However, most of my potential dates — whether we’re meeting online or off — don’t know what to make of me. They’re more interested in questioning me about my faith or prejudging me because of it, than they are in making those brunch plans.
Conversations fizzle once I mention church and especially if I mention I can’t eat meat on Fridays during Lent. Holding a dirty martini at a bar I was once asked, “Wait, so are you even allowed to drink that?” Later that evening, the same gentlemen told me that I “seemed so much smarter” before he knew I was a Christian.
I get it: There aren’t many openly Christian LGBT folks in the spotlight. Given that some Christians still denounce homosexuality as a sin, a gay man who’s also a practicing Christian seems to be an inherent contradiction.
However, times are changing. Churches across the country are becoming more affirming of lesbian, gay and bisexual members. Many denominations — such as the Presbyterian Church (USA), the Episcopal Church, the Evangelical Lutheran Church in America and the United Church of Christ — allow gay marriage and queer clergy.
Gay Christians aren’t as much of an anomaly as we once were — especially in such liberal areas as Washington. With over 75 LGBT-affirming churches in the District alone, it should no longer be surprising to find two men holding hands in the pews.
And while there has been a major decline in the number of Americans who openly identify as Christian, according to the Pew Research Center the number of lesbian, gay and bisexual Americans who identify as Christian is increasing.
So what does that mean for me? Hopefully it means the next time a guy comes to my place and sees a copy of “Jesus Calling” on my bookshelf, he won’t immediately assume I’m a Log Cabin Republican (I’m not) just because I pray before I go to bed.
I knew I couldn’t be the only one finding it difficult to date while queer and Christian, so I reached out to some LGBTQ Christian activists to see if this was something they encountered as well. Our conversation, lightly edited, is below.
Eliel Cruz is the executive director of Faith in America, as well as the founder of the #faithfullyLGBT movement. Cole Ledford is a human rights activist and creator of the 50 States of Gay project. Brandan Robertson is an author as well as the founder and executive director of Nomad Partnerships, a nonprofit organization that advocates for LGBT rights among conservative Christians.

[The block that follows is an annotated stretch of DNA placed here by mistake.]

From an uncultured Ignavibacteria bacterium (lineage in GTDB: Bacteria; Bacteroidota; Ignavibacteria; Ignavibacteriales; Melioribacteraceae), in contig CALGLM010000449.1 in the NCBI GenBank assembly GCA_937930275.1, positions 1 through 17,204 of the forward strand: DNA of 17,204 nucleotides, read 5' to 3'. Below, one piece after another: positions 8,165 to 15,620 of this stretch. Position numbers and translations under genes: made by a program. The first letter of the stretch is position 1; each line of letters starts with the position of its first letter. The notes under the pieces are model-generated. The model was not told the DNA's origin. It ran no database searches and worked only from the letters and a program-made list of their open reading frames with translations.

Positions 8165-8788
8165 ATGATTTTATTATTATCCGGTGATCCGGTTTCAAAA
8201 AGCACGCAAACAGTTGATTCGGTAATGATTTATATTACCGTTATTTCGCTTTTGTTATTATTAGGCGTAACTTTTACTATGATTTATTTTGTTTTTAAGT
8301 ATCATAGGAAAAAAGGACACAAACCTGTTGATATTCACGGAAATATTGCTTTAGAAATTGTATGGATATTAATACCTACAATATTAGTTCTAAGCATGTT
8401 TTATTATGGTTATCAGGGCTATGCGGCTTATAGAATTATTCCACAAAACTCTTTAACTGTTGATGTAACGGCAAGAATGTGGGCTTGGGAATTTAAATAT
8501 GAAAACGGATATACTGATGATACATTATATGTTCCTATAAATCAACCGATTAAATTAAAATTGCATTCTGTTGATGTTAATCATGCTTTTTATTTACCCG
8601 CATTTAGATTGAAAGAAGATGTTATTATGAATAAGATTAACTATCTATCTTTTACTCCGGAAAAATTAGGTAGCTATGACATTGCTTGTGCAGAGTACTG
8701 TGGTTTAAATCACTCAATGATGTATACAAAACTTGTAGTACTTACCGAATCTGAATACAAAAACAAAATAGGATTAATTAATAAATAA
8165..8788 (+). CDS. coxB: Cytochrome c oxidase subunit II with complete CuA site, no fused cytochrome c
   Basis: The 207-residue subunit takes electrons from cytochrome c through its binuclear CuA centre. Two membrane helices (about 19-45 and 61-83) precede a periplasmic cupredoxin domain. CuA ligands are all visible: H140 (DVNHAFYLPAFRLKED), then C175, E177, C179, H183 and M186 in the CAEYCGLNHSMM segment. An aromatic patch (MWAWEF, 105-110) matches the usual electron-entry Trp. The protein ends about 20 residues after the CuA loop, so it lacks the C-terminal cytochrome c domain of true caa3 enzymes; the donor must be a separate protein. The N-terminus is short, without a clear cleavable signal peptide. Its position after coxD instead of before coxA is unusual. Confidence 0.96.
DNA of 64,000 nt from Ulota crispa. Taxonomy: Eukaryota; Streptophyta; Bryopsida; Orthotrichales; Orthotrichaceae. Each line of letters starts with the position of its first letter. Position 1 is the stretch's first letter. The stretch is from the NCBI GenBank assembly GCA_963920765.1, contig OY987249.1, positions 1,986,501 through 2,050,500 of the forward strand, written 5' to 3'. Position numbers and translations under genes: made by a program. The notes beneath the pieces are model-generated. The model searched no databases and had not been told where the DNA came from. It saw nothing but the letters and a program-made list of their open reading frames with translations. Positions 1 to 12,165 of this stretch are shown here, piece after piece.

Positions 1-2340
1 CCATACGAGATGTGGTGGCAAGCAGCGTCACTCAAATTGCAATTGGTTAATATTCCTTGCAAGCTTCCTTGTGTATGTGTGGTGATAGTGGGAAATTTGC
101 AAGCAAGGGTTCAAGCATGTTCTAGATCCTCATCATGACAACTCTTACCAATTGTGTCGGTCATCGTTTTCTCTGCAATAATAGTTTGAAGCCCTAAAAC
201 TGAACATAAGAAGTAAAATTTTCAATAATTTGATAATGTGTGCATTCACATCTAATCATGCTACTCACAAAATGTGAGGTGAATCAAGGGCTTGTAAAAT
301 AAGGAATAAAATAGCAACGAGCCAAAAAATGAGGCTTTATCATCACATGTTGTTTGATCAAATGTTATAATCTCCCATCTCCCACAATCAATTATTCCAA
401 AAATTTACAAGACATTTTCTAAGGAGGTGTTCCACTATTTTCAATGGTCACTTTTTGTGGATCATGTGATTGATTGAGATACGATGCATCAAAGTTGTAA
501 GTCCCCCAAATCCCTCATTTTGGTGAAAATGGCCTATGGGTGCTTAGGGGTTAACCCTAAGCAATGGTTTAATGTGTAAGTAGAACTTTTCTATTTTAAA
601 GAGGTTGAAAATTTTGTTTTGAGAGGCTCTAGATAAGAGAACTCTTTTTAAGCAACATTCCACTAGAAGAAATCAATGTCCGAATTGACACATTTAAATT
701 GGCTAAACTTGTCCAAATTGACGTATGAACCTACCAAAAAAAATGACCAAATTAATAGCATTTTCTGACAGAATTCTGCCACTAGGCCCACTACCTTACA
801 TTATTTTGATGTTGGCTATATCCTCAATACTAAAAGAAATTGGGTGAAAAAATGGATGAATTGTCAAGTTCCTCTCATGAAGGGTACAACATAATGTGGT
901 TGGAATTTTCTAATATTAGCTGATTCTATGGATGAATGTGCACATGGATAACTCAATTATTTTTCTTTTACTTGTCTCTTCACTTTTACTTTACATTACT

Washington Post: Do you use dating apps, and if so, does being a Christian affect your interactions on those platforms?
Ledford: I absolutely use dating apps! In our day and age it has become the go-to means to meet people in your city and honestly it’s just a great time-killer, too. In my Tinder profile, I include “Mark 8:36,” which is my favorite Bible verse. I feel it’s enough to let people know if they are uncomfortable with my Christianity not to message me, but also just to let them know how I identify.
Robertson: Yes, I use a select range of dating apps. I’m looking for people who share the same worldviews, so I read their bios. I’m not looking for someone who wears their faith on their sleeve, I’m just looking for someone who is down with my faith.
Cruz: The reactions to my Christianity on dating apps varies. It also depends if I’m speaking to a woman or a man. [I identify as bisexual.] There is a visceral reaction to gay and bisexual men from hearing I’m a Christian. I’m seen as self-loathing for believing. I don’t typically bring it up if I can [wait] until we get to a first or second date.
WP: Do you feel that once someone you’re interested in finds out you’re a Christian, they try to leverage that in any way?
Robertson: Of course people try to appear religious if you appear religious. Several times I’ve been in situations where people try to use religious language, or something like that. Instead saying, “Hey, let’s get a coffee” all of a sudden people [incorrectly] think I’m going to evangelize them via dating app.
WP: What’s the strangest reaction you’ve gotten from someone once they find out you identify as a Christian?
Ledford: I think so many non-Christians have this flawed view of us based on lunatics like Kim Davis or Ted Cruz, when in reality we simply want to spread a message of love and live a life aligned with our values. When they realize that, it surprises them that we aren’t all in the Westboro Baptist Church.
Cruz: I’ve had gay guys not interested in me after finding out I’m Christian. Or I have gotten a lecture about why LGBT people shouldn’t be people of faith.
Robertson: In general, once people find out I’m in school to become a pastor, they just get really nervous. As if all of a sudden I’m going to start asking them to confess all of their sins. In reality, I’m just wondering if they’re going to pick up the check or am I?
WP: If you are interested in someone, does their religious identity play a role in how you would view the potential relationship?
Robertson: Yes, religious identity plays a role because it’s helpful to be working from a common set of values. I need someone who understands the framework I’m coming from. It’s easier to date someone who knows how to get down to Hillsong than someone who doesn’t know the difference between “Shine Jesus Shine” and [Rihanna singing] “Shine bright like a diamond.”
Cruz: As a Christian, I can’t think of dating someone long-term unless they’re a person of faith. I’ve dated non-believers before, but never saw it as being something that would last forever. I’m not sure how others, whose faith is an integral part of their life, can reconcile dating someone who doesn’t believe in something.
Ledford: In a dream world, of course I would love to marry someone with the same religious identity and ideals as me. But truly, as long as someone’s values and morals are quality, I believe I would be happy with anyone.